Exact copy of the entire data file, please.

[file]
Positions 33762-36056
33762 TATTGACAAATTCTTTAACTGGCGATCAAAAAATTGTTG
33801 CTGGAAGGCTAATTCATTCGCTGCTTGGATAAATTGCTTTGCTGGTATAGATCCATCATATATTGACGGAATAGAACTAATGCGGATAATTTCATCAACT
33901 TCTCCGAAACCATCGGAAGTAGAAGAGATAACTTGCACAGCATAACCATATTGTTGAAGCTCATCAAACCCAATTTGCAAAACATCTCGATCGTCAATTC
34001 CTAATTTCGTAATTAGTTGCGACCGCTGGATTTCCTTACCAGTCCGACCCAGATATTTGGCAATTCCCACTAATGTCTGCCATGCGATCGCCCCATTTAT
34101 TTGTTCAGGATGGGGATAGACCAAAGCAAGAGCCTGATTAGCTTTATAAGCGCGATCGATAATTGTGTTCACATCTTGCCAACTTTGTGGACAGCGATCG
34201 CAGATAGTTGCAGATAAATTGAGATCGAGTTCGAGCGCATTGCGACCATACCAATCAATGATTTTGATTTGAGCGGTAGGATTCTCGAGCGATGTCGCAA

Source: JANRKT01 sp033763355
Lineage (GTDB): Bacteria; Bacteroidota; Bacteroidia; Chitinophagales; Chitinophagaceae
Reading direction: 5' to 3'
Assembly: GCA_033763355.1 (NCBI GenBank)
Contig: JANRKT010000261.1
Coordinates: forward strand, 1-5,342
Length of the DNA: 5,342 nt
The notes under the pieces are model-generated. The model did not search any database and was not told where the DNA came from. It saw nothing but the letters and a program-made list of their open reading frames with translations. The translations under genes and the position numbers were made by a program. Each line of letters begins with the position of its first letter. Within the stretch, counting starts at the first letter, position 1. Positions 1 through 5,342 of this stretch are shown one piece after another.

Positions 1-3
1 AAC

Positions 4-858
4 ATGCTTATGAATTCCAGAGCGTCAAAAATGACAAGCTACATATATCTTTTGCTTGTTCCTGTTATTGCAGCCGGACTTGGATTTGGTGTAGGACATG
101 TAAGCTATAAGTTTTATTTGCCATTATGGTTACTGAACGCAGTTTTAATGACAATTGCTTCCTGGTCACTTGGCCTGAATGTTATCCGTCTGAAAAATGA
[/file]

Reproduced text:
Positions 33762-36056
33762 TATTGACAAATTCTTTAACTGGCGATCAAAAAATTGTTG
33801 CTGGAAGGCTAATTCATTCGCTGCTTGGATAAATTGCTTTGCTGGTATAGATCCATCATATATTGACGGAATAGAACTAATGCGGATAATTTCATCAACT
33901 TCTCCGAAACCATCGGAAGTAGAAGAGATAACTTGCACAGCATAACCATATTGTTGAAGCTCATCAAACCCAATTTGCAAAACATCTCGATCGTCAATTC
34001 CTAATTTCGTAATTAGTTGCGACCGCTGGATTTCCTTACCAGTCCGACCCAGATATTTGGCAATTCCCACTAATGTCTGCCATGCGATCGCCCCATTTAT
34101 TTGTTCAGGATGGGGATAGACCAAAGCAAGAGCCTGATTAGCTTTATAAGCGCGATCGATAATTGTGTTCACATCTTGCCAACTTTGTGGACAGCGATCG
34201 CAGATAGTTGCAGATAAATTGAGATCGAGTTCGAGCGCATTGCGACCATACCAATCAATGATTTTGATTTGAGCGGTAGGATTCTCGAGCGATGTCGCAA

Source: JANRKT01 sp033763355
Lineage (GTDB): Bacteria; Bacteroidota; Bacteroidia; Chitinophagales; Chitinophagaceae
Reading direction: 5' to 3'
Assembly: GCA_033763355.1 (NCBI GenBank)
Contig: JANRKT010000261.1
Coordinates: forward strand, 1-5,342
Length of the DNA: 5,342 nt
The notes under the pieces are model-generated. The model did not search any database and was not told where the DNA came from. It saw nothing but the letters and a program-made list of their open reading frames with translations. The translations under genes and the position numbers were made by a program. Each line of letters begins with the position of its first letter. Within the stretch, counting starts at the first letter, position 1. Positions 1 through 5,342 of this stretch are shown one piece after another.

Positions 1-3
1 AAC

Positions 4-858
4 ATGCTTATGAATTCCAGAGCGTCAAAAATGACAAGCTACATATATCTTTTGCTTGTTCCTGTTATTGCAGCCGGACTTGGATTTGGTGTAGGACATG
101 TAAGCTATAAGTTTTATTTGCCATTATGGTTACTGAACGCAGTTTTAATGACAATTGCTTCCTGGTCACTTGGCCTGAATGTTATCCGTCTGAAAAATGA